Former Minneapolis and Los Angeles Lakers forward Elgin Baylor died of natural causes at the age of 86 on Monday, the NBA franchise announced.Baylor, the number one draft pick in 1958 and Rookie of the Year in 1959, spent 14 seasons with the Lakers. He is enshrined in the Hall of Fame and was considered one of the greatest players to never win a championship.A gifted shooter and rebounder despite his 6 ft 5 in frame, Baylor still held the record for most individual points in a single game in the NBA Finals when he scored 61 points against Lakers’ arch rivals, the Boston Celtics, in 1962.”Elgin was the love of my life and my best friend. And like everyone else, I was in awe of his immense courage, dignity and the time he gave to all fans,” his wife Elaine said in a statement.Baylor’s number 22 jersey was retired and hangs in the rafters of Staples Center while the 11-times NBA All-Star was immortalized in a statue that stands outside the arena.”Elgin was THE superstar of his era, his many accolades speak to that,” Lakers Governor Jeanie Buss said.”He was one of the few Lakers players whose career spanned from Minneapolis to Los Angeles.”But more importantly he was a man of great integrity, even serving his country as a U.S. Army reservist, often playing for the Lakers only during his weekend pass.”After his retirement, Baylor coached the New Orleans Jazz before he was hired as the general manager of the Los Angeles Clippers, spending 22 years in that role.”RIP to the NBA’s first high flyer, Lakers legend and Hall of Famer Elgin Baylor,” former Lakers guard and former team president Magic Johnson wrote on Twitter.”Before there was Michael Jordan doing amazing things in the air, there was Elgin Baylor.”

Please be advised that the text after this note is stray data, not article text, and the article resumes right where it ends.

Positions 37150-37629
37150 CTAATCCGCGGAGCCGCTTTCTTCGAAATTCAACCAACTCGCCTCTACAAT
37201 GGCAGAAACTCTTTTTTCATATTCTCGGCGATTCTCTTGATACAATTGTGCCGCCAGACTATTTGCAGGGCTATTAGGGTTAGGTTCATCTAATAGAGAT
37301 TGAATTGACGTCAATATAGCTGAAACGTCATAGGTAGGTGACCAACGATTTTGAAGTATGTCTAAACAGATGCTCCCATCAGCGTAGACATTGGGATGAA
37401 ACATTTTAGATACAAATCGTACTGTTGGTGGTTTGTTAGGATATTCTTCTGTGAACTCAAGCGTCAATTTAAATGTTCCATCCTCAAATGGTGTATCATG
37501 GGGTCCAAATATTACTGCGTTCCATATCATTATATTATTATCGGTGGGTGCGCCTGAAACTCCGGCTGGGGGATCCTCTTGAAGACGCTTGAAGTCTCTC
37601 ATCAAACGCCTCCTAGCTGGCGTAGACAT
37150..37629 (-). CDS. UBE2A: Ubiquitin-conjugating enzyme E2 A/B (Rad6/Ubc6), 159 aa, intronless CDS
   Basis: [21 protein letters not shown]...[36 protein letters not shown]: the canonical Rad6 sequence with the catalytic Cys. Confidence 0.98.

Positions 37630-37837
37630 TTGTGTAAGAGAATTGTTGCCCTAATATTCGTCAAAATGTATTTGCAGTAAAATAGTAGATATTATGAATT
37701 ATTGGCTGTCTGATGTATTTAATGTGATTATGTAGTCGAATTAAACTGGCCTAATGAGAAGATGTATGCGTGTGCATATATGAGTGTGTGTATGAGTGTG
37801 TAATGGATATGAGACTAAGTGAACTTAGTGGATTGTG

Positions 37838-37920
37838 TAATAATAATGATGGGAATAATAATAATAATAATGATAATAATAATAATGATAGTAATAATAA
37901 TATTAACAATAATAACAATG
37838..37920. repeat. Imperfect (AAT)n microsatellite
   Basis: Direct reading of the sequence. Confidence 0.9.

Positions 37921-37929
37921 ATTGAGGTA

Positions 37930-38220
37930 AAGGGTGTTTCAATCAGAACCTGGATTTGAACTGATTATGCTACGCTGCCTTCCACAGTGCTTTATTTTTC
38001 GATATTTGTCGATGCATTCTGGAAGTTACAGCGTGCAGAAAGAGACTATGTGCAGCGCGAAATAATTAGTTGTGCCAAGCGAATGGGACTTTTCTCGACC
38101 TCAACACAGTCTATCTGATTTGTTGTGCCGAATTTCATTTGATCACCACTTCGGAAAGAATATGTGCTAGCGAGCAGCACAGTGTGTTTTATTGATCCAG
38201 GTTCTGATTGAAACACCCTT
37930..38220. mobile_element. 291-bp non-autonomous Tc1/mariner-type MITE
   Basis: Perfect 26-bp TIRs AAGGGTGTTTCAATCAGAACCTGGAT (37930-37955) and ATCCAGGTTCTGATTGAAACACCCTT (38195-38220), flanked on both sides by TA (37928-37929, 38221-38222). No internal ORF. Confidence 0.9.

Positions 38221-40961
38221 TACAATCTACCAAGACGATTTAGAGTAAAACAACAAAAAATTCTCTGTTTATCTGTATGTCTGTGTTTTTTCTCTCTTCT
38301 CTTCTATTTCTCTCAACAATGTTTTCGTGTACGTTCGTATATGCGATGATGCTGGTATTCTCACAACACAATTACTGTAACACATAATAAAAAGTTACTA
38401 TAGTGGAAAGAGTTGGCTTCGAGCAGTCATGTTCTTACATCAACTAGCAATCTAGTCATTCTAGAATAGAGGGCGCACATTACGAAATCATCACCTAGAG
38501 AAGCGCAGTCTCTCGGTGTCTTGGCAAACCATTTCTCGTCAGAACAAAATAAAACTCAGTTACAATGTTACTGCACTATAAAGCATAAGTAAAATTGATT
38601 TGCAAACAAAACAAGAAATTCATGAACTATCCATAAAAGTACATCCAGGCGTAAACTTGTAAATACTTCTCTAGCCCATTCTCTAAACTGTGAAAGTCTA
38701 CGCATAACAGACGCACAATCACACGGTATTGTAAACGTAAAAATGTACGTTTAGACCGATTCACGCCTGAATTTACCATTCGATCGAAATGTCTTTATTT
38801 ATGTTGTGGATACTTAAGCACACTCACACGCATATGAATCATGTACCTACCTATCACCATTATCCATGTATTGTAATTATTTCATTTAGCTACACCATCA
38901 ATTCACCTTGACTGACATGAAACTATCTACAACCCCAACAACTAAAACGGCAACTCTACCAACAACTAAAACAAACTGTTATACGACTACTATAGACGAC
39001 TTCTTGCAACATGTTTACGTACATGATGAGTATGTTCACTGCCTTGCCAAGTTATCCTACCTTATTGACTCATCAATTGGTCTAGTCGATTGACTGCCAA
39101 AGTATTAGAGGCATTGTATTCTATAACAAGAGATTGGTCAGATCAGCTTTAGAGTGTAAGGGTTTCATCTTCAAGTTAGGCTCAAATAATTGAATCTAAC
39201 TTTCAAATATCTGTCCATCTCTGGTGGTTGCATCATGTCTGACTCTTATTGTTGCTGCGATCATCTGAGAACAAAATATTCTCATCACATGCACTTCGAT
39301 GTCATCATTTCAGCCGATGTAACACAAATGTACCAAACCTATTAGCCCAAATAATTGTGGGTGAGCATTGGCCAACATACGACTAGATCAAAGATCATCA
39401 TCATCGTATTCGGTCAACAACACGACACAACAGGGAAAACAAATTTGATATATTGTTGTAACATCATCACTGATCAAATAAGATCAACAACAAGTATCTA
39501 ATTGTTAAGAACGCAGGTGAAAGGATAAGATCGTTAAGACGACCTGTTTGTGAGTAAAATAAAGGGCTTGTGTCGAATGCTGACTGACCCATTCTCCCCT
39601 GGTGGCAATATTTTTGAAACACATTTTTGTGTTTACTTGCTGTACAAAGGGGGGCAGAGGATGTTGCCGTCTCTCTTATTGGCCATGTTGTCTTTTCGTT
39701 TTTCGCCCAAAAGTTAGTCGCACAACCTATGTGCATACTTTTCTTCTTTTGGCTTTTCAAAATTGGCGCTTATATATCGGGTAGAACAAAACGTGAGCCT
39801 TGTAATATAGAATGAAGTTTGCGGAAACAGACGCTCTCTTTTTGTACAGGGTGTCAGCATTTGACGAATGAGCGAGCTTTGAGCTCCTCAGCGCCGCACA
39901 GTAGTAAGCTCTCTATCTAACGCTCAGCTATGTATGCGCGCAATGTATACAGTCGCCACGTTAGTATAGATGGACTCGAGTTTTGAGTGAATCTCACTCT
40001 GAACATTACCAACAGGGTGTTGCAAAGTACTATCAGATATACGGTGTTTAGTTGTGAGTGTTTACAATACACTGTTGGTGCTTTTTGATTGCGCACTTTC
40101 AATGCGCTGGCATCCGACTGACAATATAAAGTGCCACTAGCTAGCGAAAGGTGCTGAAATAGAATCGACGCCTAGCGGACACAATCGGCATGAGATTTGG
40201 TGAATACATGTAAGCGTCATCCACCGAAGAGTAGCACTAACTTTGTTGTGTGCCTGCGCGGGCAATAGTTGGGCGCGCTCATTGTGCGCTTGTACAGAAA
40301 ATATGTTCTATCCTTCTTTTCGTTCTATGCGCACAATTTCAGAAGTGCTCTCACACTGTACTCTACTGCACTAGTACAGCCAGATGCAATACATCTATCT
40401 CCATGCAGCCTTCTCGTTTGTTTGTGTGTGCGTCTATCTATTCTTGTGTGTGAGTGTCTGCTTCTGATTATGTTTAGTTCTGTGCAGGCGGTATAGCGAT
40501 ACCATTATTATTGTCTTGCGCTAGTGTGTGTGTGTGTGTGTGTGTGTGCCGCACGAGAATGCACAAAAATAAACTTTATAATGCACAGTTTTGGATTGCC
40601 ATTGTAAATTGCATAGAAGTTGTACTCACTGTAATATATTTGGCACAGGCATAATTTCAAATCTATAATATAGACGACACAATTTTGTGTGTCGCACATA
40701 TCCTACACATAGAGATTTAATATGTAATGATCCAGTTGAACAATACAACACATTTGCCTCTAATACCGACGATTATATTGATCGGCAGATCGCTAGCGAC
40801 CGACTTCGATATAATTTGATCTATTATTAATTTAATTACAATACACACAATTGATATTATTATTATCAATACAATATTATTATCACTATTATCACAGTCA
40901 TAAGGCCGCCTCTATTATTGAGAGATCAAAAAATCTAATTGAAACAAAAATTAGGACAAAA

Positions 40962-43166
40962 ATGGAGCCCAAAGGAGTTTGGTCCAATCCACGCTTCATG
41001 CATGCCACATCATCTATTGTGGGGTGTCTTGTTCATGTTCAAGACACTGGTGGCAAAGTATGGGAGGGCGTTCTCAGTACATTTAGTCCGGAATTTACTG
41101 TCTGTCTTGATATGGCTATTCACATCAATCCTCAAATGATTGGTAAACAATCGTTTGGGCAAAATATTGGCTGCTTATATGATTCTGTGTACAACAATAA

Hackers in China used fake Facebook accounts and impostor websites to try to break into the computers and smartphones of Uyghur Muslims, the social network said Wednesday.The company said the sophisticated covert operation targeted Uyghur activists, journalists and dissidents from China’s Xinjiang region, as well as individuals living in Turkey, Kazakhstan, the U.S., Syria, Australia, Canada and other nations.The hackers tried to gain access to the computers and phones by creating fake Facebook accounts for supposed journalists and activists, as well as fake websites and apps intended to appeal to a Uyghur audience. In some cases, the hackers created lookalike websites almost identical to legitimate news sites popular with Uyghurs.The accounts and sites contained malicious links. If the targets clicked on them, their computers or smartphones would be infected with software allowing the network to spy on the targets’ devices.The software could obtain such information as victims’ locations, keystrokes and contacts, according to FireEye, a cybersecurity firm that worked on the investigation.Hundreds targetedIn all, fewer than 500 people were targeted by the hackers in 2019 and 2020, Facebook said. The company said it uncovered the network during its routine security work and has deactivated the fictitious accounts and notified individuals whose devices may have been compromised. Most of the hackers’ activities took place on non-Facebook sites and platforms.”They tried to create these personas, build trust in the community, and use that as a way to trick people into clicking on these links to expose their devices,” said Nathaniel Gleicher, Facebook’s head of security policy.Facebook’s investigation found links between the hackers and two technology firms based in China but no direct links to the Chinese government, which has been criticized for its harsh treatment of Uyghurs in Xinjiang. FireEye, however, said in a statement that “we believe this operation was conducted in support” of the Chinese government.China has imprisoned more than 1 million people, including Uyghurs and other mostly Muslim ethnic groups, in a vast network of concentration camps, according to U.S. officials and human rights groups. People have been subjected to torture, sterilization and political indoctrination, in addition to forced labor, as part of an assimilation campaign in a region whose inhabitants are ethnically and culturally distinct from the Han Chinese majority.